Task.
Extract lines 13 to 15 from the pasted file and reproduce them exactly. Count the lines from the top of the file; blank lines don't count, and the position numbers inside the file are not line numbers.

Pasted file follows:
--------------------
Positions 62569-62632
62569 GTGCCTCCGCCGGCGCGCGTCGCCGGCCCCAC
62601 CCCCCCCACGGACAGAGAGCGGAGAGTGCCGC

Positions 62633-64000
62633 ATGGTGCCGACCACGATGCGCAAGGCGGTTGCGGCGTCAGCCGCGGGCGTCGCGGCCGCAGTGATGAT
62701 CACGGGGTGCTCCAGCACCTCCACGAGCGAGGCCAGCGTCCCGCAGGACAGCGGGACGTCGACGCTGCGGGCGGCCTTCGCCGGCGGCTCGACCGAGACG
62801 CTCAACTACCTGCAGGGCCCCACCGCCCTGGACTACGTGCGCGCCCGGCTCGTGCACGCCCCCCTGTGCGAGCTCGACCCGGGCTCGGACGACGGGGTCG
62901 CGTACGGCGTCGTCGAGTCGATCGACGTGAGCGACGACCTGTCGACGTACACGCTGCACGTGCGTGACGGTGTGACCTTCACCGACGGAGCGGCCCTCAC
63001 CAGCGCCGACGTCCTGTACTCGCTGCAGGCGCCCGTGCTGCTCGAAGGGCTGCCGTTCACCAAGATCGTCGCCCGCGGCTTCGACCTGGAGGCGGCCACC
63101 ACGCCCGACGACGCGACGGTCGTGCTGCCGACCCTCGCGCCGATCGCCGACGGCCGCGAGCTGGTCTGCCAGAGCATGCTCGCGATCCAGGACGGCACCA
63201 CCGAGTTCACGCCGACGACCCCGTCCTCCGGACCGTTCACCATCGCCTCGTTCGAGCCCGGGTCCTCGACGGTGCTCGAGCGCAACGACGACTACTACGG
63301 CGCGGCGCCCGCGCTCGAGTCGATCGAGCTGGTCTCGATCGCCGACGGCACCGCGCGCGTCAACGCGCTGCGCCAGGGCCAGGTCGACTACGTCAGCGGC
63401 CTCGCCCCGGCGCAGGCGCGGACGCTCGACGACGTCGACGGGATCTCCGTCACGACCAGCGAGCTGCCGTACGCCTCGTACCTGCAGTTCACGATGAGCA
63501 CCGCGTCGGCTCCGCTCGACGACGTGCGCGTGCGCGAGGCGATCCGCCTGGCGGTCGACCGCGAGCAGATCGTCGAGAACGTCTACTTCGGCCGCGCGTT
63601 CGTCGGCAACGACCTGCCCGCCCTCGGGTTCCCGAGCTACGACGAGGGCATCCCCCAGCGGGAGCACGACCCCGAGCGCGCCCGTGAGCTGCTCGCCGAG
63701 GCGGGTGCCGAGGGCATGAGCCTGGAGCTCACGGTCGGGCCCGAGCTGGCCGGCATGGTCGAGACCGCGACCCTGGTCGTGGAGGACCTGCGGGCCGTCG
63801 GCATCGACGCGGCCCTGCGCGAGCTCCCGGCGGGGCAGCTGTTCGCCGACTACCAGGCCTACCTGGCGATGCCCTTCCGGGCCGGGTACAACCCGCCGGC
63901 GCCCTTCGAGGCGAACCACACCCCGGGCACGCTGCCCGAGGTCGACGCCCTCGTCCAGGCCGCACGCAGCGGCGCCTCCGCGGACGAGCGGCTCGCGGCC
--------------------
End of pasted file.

63401 CTCGCCCCGGCGCAGGCGCGGACGCTCGACGACGTCGACGGGATCTCCGTCACGACCAGCGAGCTGCCGTACGCCTCGTACCTGCAGTTCACGATGAGCA
63501 CCGCGTCGGCTCCGCTCGACGACGTGCGCGTGCGCGAGGCGATCCGCCTGGCGGTCGACCGCGAGCAGATCGTCGAGAACGTCTACTTCGGCCGCGCGTT
63601 CGTCGGCAACGACCTGCCCGCCCTCGGGTTCCCGAGCTACGACGAGGGCATCCCCCAGCGGGAGCACGACCCCGAGCGCGCCCGTGAGCTGCTCGCCGAG